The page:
60 episodes

Speaking with people who are making the world a better place

At Purposely Podcast we amplify the stories of inspirational people from across the Globe, founders
and leader of nonprofits, charities, for purpose businesses as well social entrepreneurs. They are often inspired by their own experiences.

Join the Purposely team www.purposelypodcast.com

Purposely Podcast Mark Longbottom

    • Business
    • 5.0 • 7 Ratings

Speaking with people who are making the world a better place

At Purposely Podcast we amplify the stories of inspirational people from across the Globe, founders
and leader of nonprofits, charities, for purpose businesses as well social entrepreneurs. They are often inspired by their own experiences.

Join the Purposely team www.purposelypodcast.com

    #59 Start-up fintech removing barriers to healthcare, Steven Zinsli founder HealthNow

    #59 Start-up fintech removing barriers to healthcare, Steven Zinsli founder HealthNow

    27 year old Steven Zinsli is the founder of Fintech start-up HealthNow, Steven joined Purposely to share his founder story and his vision for the future of his business. A company that combines a focus on making profit alongside purpose and social impact. You could say a new kind of company measuring success in different 'better world' ways. 

    Steven is incredibly focused, competitive and driven, he is also determined to improve people's health outcomes, he talks about his parents struggling to meet doctors bills when he was young and how access to credit (from the doctor) had played a key role in ensuring the family stayed healthy. 

    Steven is now using these traits to play active role in creating a world where healthcare is more accessible, more equitable and he is using tech to facilitate this change. He has thrown himself into the tech start-up world which he describes as challenging ... 'dog eat dog'!

    We also explore how an experience at school transformed his approach to work and life, from a student relying on natural intelligence to scrape through to what he has become... an overachiever hell bent on smashing every opportunity that comes his way. You will hear about his disciplined life sacrificing vices normal for most twenty somethings. Stevens early starts, long days and hours spent in the gym 'focused on his own health'. Don't worry I do push him on this.. 'surely you have some vices?...' 'do you like donuts?!'

    Steven started his journey in healthcare in 2016 as the first musculoskeletal podiatrist in what was a small New Zealand rehabilitation company, Physio Connect with less than 10 staff. He joined as a partner and over the next 5 years, Steven and a business partner grew the company to 108+ staff and 14 clinics seeing 4 thousand plus patients per week.

    This tangible experience provided Steven with an array of opportunities to... 'learn, gain scar tissue and meet some amazing people. It also gave me significant insight into customer challenges in the healthcare sector.'

    Earlier this year Steven secured pre-seed capital from what he describes as committed investors and partners. Steven and his team are now working tirelessly to make healthcare more accessible to the public through a Fintech solution that will move healthcare into the palm of your hand and make healthcare more accessible to more people.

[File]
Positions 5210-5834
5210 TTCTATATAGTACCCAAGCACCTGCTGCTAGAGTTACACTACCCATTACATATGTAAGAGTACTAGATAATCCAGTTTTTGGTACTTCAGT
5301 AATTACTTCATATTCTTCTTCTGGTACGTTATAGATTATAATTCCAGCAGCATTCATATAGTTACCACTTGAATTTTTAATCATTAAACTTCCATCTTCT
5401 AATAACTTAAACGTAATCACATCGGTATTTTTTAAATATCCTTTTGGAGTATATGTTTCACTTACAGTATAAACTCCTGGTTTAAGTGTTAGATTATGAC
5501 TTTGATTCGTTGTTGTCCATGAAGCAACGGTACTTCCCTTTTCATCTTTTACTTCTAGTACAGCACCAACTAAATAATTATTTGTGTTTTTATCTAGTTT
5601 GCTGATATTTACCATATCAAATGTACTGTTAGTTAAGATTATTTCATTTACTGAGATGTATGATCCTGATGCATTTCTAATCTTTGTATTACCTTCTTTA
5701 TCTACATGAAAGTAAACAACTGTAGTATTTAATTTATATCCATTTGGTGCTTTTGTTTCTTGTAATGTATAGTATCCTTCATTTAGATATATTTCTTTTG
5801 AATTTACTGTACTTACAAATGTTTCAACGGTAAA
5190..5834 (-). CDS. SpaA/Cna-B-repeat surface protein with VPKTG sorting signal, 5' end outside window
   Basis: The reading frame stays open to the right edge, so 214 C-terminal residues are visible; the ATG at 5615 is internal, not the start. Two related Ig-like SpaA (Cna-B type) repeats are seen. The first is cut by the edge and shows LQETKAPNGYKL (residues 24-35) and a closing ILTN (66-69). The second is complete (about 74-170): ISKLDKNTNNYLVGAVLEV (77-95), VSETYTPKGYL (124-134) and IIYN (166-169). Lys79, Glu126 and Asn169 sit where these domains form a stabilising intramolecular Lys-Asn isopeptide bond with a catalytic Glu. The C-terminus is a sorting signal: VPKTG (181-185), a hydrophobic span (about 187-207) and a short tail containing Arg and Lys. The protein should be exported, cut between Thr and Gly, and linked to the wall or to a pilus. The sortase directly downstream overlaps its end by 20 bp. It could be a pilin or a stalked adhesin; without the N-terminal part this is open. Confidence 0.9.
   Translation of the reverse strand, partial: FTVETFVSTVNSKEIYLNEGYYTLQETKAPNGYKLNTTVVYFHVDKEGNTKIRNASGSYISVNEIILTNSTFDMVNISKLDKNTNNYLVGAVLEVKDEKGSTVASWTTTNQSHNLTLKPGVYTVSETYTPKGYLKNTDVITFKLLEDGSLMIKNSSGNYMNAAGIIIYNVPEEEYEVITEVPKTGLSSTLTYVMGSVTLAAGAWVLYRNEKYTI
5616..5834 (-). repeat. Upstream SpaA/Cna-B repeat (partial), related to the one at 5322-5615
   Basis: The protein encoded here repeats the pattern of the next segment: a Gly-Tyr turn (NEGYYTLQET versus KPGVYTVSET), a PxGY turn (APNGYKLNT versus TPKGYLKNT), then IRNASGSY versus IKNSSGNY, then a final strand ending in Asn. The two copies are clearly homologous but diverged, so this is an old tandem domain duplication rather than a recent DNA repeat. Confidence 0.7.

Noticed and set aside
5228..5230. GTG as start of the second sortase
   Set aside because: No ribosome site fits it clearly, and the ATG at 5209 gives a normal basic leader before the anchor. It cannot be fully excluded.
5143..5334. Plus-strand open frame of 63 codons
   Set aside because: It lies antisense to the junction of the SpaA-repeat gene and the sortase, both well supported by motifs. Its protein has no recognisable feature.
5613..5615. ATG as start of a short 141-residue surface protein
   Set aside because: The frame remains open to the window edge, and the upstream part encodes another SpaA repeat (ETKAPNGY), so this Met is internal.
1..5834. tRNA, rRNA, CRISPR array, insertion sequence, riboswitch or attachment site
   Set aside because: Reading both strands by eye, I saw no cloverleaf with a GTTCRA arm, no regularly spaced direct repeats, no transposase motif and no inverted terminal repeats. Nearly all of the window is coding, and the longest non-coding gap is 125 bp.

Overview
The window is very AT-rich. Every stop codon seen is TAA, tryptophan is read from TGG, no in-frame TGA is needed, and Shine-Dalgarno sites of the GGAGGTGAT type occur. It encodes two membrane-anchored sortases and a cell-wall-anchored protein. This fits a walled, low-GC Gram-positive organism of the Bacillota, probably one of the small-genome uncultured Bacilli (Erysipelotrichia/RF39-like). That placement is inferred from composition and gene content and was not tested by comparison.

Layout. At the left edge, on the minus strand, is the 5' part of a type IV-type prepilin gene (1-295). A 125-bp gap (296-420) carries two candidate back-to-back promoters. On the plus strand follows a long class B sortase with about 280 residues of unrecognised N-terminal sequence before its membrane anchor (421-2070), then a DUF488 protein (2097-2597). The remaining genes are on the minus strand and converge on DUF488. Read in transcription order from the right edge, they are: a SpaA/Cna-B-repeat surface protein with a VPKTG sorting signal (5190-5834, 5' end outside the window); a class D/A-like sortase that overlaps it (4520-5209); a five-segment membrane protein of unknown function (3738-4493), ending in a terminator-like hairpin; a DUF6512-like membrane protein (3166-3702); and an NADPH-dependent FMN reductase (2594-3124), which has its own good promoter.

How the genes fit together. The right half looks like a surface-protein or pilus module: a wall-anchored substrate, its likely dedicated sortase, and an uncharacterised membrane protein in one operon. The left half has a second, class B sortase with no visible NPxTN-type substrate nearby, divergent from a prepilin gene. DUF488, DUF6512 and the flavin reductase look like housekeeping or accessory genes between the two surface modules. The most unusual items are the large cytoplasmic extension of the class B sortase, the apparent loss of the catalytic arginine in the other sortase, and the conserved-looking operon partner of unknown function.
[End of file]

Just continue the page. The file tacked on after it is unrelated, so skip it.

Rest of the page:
https://healthnow.co.nz/


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    • 32 min
    #58 Peer support saving lives, Simon Kitchen CEO of Bipolar UK

    #58 Peer support saving lives, Simon Kitchen CEO of Bipolar UK

    Simon Kitchen joined Purposely Podcast to share his story. Simon is the CEO of Bipolar UK having joined the organisation in 2018 during a difficult time for the charity when they lacked financial stability. 

    Simon is driven to help transforming the lives of the most vulnerable in society through voluntary action. He has a track record of influencing public policy, strategic development, building alliances to achieve social change and using co-production to drive service improvements.

    His previous roles include leading one of the largest co-production initiatives in adult social care at Leonard Cheshire Disability and running the social action movement at the Dementia Action Alliance. He has also held a number of policy and research roles in Whitehall and in the regions. He is passionate about peer support and giving people with bipolar greater choice and control over their lives. You will hear that he has a family connection to bipolar and a passion for supporting people who have limited options. 


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    • 19 min
    #57 Social enterprise turning gifts into positive impact, Christine Langdon co-founder The Good Registry

    #57 Social enterprise turning gifts into positive impact, Christine Langdon co-founder The Good Registry

    Christine Langdon joined Purposely Podcast to share her founder story with The Good Registry

    Christine is a social entrepreneur and communicator with a passion for having a positive impact for people and the planet. Co-founder and Chief of Good at The Good Registry, a community and website that is helping to make giving more simple, sustainable and kind.

    Christine has also taught yoga in prison and was once seconded to the New York Post to work as a journalist for an eventful time which included covering riots and celebrity gossip. Today she combines work on the registry with consultancy and she also writes a blog tracking her adventure from corporate life to social entrepreneurship at mykinderlife.org